Former Portsmouth footbridge stirs memories of pastel pink meringues
Isn't it funny how a seemingly innocuous picture of a dumped railway footbridge can stir so many memories?
When I first ran the picture of it rusting away at Hilsea Lines, Portsmouth, and asked if anyone knew where it had come from, it set in train (excuse the pun) a series of fond memories from readers.
Turned out it had started its days at Cowes. It now graces the Watercress Line at Medstead and Four Marks station.
The latest memories come from Jackie Baynes, of Old Portsmouth, who says that as soon as she saw the picture she was transported back to her school days in the Isle of Wight.
She says: ‘I used to cross this bridge as a short cut down to Cowes High Street fairly regularly.
‘I can recall, as if yesterday, the smell of the smoke when a train had just pulled out of Cowes station on its way to Ryde via Newport.
‘Where was I going? I had a liking for meringues back then and would, too frequently than was good for my teeth, come out of school, hurry down to the station, cross the forecourt on to the platform and climb the steps up on to the bridge, cross the line and down the other side which led down to a narrow lane which came out in High Street where the cake shop was!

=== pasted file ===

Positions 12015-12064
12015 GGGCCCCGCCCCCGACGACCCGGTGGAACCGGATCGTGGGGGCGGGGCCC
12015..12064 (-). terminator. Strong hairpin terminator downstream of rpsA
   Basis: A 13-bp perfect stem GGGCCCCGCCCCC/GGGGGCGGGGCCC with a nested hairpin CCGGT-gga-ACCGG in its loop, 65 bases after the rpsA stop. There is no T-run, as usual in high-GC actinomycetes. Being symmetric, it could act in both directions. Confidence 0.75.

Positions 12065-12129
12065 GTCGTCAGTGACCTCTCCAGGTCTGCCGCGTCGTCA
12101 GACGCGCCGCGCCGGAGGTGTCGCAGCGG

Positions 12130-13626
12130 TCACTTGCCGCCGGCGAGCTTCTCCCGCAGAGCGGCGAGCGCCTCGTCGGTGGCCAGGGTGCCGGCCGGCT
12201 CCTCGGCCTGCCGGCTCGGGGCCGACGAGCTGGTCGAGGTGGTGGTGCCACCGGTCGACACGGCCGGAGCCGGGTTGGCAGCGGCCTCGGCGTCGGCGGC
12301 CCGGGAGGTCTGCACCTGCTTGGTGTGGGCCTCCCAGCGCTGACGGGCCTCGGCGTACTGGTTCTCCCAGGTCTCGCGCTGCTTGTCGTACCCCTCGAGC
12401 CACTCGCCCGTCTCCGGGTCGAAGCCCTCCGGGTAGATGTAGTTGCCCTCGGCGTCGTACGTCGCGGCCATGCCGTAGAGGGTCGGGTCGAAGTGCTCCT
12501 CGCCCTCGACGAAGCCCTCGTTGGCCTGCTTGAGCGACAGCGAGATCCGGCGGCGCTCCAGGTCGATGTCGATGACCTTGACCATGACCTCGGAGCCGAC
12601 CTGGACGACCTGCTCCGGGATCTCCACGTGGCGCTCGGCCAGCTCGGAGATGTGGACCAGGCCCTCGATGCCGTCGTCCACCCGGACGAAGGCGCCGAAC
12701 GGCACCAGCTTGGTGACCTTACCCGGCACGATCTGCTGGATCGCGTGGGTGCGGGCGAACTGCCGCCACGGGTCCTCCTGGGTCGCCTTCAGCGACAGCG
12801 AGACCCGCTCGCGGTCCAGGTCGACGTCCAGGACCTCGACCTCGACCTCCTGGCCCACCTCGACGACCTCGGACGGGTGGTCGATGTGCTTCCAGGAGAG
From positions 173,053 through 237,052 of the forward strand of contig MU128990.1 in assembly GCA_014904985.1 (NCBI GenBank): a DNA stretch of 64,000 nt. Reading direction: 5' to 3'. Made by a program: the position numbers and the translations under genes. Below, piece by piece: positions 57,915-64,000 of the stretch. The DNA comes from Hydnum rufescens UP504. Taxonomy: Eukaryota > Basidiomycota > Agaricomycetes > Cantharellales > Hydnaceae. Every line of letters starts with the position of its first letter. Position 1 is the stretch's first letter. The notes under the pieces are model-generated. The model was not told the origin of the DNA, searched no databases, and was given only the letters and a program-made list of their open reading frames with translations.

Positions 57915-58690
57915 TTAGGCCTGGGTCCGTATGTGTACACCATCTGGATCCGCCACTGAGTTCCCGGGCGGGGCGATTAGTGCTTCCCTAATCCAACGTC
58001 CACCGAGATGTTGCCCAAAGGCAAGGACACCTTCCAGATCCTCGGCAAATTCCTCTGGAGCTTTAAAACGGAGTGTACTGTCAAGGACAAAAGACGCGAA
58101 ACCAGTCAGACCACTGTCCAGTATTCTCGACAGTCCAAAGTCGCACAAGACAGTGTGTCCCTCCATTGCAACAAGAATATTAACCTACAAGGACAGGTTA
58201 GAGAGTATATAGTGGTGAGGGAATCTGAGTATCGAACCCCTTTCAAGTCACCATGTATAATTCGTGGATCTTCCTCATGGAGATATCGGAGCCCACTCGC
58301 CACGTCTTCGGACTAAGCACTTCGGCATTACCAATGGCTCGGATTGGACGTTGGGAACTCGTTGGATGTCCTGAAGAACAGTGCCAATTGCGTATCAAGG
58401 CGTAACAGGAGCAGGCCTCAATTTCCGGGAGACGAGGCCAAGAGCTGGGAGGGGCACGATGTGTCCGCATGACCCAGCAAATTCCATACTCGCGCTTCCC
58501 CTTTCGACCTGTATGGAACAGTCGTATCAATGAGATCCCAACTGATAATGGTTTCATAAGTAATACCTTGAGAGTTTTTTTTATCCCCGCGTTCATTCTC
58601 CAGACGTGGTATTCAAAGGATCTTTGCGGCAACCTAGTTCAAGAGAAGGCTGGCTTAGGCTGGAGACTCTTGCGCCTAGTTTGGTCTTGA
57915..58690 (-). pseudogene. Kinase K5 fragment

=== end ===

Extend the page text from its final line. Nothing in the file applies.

‘This was between 1957 and 1961 when I believe the delicious meringues cost 2d each and came in pastel pink, white, pale blue and light green colours.’
Jackie continues: ‘I last took a train from Cowes station to Ryde in January 1966 on my way back to college in London where I was by then training to become a librarian. The line from Cowes closed at the end of January 1966 and ever after I had to catch a bus from Ryde to get home to Gurnard where my family lived. I must try to get up to Medstead and Four Marks station to see my old friend again.
‘Many thanks to Tony Holley for stirring up all these memories for me. I’m so glad the bridge continues to offer the possibility of creating new memories for other youngsters.’